Multimorbidity is associated with fragility fractures in women 50 years and older: A nationwide cross-sectional study
Anabela Barcelos, David G. Lopes, Helena Canhão, Jaime Branco, Ana Maria Rodrigues
2021 Volume 15, p101139
Multimorbidity is a worldwide health problem, especially in elderly patients who have a higher risk of fragility fracture. Currently, there is insufficient knowledge about the burden of multimorbidity in patients with previous fragility fracture. The aim of this study was to evaluate the association between multimorbidity and previous fragility fracture, and to assess the effect of fragility fracture and/or multimorbidity in the perception of quality-of-life and physical function, in women 50 years of age and older.
Women aged ≥50 years from the EpiReumaPt study (2011-2013), a nationwide population-based study, were evaluated. Self-reported data regarding sociodemographics, health-related quality of life, physical functioning, fragility fracture, and multimorbidity were collected using a semi-structured questionnaire. Multimorbidity was defined as 2 or more chronic non-communicable diseases. Descriptive exploratory analysis of the data was performed using hypothesis testing. Multiple logistic regression modelling was used to assess the association between multimorbidity and fragility fractures, and linear regression was used for the quality-of-life and physical function outcomes.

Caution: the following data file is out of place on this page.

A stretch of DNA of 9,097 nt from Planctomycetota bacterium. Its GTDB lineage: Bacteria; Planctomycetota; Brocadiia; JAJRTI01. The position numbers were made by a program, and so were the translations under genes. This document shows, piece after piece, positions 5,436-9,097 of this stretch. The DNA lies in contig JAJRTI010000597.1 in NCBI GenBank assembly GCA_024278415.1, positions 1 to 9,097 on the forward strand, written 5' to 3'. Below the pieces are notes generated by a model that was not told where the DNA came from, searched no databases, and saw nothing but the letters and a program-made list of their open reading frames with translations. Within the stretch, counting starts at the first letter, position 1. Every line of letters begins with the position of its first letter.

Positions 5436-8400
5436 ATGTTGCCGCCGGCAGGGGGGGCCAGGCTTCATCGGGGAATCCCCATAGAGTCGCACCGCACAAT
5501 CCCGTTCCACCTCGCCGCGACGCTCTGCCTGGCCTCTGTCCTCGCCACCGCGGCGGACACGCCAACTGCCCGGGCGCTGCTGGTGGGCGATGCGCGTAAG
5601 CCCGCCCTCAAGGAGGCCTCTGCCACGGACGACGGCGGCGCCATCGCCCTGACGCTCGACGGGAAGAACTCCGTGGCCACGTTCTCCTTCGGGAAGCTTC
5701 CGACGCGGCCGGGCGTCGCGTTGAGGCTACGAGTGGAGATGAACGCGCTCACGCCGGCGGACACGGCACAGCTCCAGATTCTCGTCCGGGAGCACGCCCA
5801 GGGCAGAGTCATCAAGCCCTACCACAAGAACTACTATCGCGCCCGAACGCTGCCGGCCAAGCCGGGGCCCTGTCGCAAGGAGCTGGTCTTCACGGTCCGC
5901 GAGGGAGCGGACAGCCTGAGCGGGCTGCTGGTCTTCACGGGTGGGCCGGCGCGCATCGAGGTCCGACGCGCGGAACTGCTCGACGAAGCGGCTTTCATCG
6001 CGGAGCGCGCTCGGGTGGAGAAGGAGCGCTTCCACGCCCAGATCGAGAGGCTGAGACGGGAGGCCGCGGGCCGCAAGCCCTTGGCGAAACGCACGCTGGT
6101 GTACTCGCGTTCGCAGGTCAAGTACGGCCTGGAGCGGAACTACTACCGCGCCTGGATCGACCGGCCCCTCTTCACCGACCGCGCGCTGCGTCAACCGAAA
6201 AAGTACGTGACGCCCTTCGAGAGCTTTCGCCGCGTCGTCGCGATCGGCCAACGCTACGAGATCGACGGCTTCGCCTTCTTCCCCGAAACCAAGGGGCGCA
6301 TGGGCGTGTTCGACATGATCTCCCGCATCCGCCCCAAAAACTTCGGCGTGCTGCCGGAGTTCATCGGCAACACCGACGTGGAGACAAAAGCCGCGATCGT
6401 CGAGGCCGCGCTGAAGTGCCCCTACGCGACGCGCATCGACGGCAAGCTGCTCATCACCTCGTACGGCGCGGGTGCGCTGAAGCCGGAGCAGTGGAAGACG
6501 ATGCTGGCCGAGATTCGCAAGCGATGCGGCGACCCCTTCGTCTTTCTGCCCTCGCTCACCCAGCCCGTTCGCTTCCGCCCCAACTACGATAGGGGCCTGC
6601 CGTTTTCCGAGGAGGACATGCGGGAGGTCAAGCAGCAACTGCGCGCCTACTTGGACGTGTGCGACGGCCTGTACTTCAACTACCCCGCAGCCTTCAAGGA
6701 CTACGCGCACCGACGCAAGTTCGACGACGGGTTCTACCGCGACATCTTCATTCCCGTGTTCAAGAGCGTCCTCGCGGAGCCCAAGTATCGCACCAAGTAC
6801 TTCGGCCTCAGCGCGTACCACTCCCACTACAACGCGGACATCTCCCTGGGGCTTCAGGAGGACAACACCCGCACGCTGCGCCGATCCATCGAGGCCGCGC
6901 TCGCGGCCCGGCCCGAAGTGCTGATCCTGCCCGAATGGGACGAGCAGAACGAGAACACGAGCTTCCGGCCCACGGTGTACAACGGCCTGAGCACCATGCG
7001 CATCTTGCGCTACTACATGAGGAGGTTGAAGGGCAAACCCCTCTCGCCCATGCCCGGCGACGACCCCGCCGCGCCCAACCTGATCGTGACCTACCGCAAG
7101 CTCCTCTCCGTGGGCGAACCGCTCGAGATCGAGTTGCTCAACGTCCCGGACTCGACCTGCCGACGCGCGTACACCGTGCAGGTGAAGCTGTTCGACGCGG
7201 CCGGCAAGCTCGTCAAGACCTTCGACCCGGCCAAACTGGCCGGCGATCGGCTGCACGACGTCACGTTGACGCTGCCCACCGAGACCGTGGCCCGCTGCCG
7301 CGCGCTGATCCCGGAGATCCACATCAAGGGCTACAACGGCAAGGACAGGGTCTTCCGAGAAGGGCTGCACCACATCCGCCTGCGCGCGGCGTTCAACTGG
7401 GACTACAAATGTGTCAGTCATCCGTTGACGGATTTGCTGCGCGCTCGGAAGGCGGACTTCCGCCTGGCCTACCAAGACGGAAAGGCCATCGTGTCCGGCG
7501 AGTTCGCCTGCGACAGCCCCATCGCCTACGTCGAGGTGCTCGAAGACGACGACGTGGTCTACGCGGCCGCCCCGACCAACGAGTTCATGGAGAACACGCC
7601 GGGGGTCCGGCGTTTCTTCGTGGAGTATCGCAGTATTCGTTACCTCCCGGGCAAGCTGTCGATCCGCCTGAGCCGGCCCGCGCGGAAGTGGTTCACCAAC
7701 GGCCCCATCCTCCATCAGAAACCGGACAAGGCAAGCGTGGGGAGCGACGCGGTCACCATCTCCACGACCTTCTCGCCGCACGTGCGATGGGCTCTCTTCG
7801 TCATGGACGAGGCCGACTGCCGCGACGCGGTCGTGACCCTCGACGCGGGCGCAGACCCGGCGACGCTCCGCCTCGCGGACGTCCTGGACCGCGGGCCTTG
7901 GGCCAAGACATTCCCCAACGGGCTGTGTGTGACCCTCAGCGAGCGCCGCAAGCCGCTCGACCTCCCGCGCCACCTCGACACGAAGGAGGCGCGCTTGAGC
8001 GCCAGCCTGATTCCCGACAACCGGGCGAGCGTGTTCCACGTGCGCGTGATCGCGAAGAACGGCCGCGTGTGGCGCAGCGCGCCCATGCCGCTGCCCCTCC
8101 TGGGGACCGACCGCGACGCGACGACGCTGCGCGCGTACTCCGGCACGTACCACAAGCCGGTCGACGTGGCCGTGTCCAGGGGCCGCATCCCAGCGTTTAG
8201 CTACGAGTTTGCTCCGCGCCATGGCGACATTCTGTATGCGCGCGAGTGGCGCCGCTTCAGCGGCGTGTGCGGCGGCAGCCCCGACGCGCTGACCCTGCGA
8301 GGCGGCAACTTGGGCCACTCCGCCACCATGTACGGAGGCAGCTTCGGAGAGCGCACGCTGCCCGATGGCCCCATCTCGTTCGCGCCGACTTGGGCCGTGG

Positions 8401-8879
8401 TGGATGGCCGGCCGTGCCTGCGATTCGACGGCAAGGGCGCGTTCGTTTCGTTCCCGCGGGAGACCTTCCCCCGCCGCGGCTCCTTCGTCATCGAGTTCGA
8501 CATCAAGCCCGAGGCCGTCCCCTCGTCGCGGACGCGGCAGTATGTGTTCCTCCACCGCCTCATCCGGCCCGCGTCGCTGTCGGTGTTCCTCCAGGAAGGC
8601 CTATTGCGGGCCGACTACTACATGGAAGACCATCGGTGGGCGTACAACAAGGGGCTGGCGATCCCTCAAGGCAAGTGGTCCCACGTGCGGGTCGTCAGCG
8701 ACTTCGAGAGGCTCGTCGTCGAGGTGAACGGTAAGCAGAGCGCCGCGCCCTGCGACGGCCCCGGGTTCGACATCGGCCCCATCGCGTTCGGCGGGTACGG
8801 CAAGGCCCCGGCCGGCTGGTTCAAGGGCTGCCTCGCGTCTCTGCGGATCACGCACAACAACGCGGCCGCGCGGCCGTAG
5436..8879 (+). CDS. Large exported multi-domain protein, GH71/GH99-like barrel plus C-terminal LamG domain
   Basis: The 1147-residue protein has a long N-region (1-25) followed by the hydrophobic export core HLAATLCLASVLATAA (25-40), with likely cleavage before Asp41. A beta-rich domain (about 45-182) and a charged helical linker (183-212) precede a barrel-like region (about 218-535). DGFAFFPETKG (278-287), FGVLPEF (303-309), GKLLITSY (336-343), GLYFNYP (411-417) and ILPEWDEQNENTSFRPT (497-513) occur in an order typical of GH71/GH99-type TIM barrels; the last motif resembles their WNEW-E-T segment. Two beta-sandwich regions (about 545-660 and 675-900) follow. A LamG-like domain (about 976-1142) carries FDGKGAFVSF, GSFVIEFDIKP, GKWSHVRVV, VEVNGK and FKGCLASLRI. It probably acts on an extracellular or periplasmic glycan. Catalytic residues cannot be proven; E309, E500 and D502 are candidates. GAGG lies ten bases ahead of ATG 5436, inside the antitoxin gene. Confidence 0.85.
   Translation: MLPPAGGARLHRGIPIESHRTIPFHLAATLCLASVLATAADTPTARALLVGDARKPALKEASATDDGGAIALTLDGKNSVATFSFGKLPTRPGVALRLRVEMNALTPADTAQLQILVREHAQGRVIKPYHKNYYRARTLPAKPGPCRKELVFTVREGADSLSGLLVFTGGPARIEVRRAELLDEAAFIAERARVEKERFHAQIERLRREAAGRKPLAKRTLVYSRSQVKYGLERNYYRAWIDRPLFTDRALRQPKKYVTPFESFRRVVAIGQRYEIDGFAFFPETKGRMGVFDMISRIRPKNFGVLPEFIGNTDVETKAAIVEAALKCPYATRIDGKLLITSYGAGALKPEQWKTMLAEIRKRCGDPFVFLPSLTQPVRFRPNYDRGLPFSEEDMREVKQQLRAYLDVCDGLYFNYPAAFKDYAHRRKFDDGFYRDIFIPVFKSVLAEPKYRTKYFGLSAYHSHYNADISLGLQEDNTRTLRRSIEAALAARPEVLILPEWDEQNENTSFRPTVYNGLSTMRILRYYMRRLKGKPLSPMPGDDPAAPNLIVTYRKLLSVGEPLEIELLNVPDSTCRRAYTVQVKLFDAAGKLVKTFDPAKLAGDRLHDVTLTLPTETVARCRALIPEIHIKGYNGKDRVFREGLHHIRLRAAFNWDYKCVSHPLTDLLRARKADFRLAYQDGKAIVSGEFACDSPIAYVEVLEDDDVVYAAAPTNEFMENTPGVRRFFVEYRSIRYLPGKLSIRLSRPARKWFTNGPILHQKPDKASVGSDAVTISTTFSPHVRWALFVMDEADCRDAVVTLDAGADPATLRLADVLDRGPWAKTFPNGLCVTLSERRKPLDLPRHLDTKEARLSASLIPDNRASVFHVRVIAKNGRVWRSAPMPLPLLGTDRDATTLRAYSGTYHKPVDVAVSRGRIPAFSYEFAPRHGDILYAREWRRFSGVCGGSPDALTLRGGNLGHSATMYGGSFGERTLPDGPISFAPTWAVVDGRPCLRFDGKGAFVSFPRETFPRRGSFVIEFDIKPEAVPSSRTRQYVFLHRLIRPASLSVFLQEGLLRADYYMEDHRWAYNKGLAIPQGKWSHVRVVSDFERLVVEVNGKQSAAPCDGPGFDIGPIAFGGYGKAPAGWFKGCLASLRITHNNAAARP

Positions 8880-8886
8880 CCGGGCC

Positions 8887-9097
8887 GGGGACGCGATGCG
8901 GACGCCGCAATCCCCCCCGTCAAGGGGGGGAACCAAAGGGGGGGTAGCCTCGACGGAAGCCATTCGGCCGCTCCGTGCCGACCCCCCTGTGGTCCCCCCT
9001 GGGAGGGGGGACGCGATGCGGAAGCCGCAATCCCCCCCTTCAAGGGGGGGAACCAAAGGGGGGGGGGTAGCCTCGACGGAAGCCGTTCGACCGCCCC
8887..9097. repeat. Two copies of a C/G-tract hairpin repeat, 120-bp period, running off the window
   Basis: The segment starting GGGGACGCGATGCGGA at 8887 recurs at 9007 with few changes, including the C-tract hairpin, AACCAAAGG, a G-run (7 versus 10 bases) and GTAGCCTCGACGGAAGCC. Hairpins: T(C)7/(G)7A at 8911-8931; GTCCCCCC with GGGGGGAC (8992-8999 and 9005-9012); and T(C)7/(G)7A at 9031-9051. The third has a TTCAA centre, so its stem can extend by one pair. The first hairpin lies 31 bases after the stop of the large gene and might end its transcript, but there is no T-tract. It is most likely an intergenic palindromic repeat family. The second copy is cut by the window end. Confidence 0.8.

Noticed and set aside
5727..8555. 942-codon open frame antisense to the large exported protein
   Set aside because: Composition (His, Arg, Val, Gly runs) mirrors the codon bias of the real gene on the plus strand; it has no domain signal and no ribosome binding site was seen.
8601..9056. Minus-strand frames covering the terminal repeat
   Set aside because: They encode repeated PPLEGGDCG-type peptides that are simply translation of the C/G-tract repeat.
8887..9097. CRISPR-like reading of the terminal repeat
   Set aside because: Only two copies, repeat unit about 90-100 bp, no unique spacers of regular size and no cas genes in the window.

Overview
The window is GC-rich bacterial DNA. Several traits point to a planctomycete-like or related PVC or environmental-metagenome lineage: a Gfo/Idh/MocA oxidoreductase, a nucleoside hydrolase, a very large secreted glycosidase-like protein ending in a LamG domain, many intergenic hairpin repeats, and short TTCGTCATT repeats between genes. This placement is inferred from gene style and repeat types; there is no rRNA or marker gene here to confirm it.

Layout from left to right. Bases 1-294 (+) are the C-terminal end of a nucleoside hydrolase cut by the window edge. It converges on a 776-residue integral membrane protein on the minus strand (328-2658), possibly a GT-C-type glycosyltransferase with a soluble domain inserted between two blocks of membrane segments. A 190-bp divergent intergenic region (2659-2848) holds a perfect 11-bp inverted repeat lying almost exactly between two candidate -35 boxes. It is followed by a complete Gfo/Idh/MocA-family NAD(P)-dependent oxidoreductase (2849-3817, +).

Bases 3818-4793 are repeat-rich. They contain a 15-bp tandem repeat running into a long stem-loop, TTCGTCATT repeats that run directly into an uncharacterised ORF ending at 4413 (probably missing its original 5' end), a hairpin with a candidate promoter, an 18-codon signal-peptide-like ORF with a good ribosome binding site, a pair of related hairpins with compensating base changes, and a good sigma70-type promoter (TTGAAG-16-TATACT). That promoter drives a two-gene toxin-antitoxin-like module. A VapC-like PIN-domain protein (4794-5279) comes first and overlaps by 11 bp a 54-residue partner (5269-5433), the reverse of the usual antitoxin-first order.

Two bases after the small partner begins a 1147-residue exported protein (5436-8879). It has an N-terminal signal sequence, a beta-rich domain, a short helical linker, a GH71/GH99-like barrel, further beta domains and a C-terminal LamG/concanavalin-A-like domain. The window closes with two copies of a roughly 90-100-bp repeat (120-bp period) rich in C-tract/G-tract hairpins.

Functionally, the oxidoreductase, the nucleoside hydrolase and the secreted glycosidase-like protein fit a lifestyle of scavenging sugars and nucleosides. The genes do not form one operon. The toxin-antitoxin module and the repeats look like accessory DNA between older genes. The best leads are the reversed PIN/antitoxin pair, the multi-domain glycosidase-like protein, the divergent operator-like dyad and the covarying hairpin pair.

The estimated prevalence of fragility fracture in women older than 50 years was 17.5%. A higher prevalence of multimorbidity (74.6%) was found in the group of women with previous fragility fracture than in those without previous fragility fracture. Multivariate logistic regression analysis revealed that women with multimorbidity had a higher odds of fragility fracture (adjusted odds ratio, 1.38; 95% confidence interval, 1.12-1.69), compared with women with 1 or no self-reported non-communicable chronic diseases. In women with previous fragility fracture, rheumatic diseases (62.7%) and hypertension (58.6%) were the most frequently self-reported non-communicable chronic diseases. The combination of fragility fracture and multimorbidity was associated with a lower quality of life and higher degree of disability.
Women 50 years and older with multimorbidity had a significantly increased odds of fragility fracture. Fragility fracture combined with multimorbidity was negatively associated with quality of life and positively associated with disability. This study emphasizes the need to redesign health services to care for patients to prevent non-communicable chronic diseases and fragility fracture, particularly in women 50 years and older, in whom these diseases are likely to potentiate the risk of fragility fracture.
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